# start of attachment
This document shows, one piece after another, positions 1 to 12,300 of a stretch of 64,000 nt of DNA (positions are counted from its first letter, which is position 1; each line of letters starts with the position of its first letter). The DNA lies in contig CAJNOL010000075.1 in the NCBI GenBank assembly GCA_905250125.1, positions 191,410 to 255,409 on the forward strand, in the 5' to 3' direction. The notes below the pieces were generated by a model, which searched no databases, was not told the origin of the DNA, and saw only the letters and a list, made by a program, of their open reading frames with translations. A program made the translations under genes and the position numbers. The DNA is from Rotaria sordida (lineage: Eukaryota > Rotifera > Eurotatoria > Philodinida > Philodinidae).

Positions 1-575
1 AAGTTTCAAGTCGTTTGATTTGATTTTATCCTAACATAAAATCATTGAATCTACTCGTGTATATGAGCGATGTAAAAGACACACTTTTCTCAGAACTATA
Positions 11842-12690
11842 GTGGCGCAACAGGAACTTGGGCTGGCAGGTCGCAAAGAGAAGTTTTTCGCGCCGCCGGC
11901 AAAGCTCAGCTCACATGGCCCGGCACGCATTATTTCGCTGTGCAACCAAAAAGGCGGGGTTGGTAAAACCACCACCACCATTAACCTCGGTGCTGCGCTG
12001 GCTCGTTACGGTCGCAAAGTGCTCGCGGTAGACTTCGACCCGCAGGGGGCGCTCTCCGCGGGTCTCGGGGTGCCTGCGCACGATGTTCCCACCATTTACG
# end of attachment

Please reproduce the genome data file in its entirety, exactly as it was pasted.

This document shows, one piece after another, positions 1 to 12,300 of a stretch of 64,000 nt of DNA (positions are counted from its first letter, which is position 1; each line of letters starts with the position of its first letter). The DNA lies in contig CAJNOL010000075.1 in the NCBI GenBank assembly GCA_905250125.1, positions 191,410 to 255,409 on the forward strand, in the 5' to 3' direction. The notes below the pieces were generated by a model, which searched no databases, was not told the origin of the DNA, and saw only the letters and a list, made by a program, of their open reading frames with translations. A program made the translations under genes and the position numbers. The DNA is from Rotaria sordida (lineage: Eukaryota > Rotifera > Eurotatoria > Philodinida > Philodinidae).

Positions 1-575
1 AAGTTTCAAGTCGTTTGATTTGATTTTATCCTAACATAAAATCATTGAATCTACTCGTGTATATGAGCGATGTAAAAGACACACTTTTCTCAGAACTATA
Positions 11842-12690
11842 GTGGCGCAACAGGAACTTGGGCTGGCAGGTCGCAAAGAGAAGTTTTTCGCGCCGCCGGC
11901 AAAGCTCAGCTCACATGGCCCGGCACGCATTATTTCGCTGTGCAACCAAAAAGGCGGGGTTGGTAAAACCACCACCACCATTAACCTCGGTGCTGCGCTG
12001 GCTCGTTACGGTCGCAAAGTGCTCGCGGTAGACTTCGACCCGCAGGGGGCGCTCTCCGCGGGTCTCGGGGTGCCTGCGCACGATGTTCCCACCATTTACG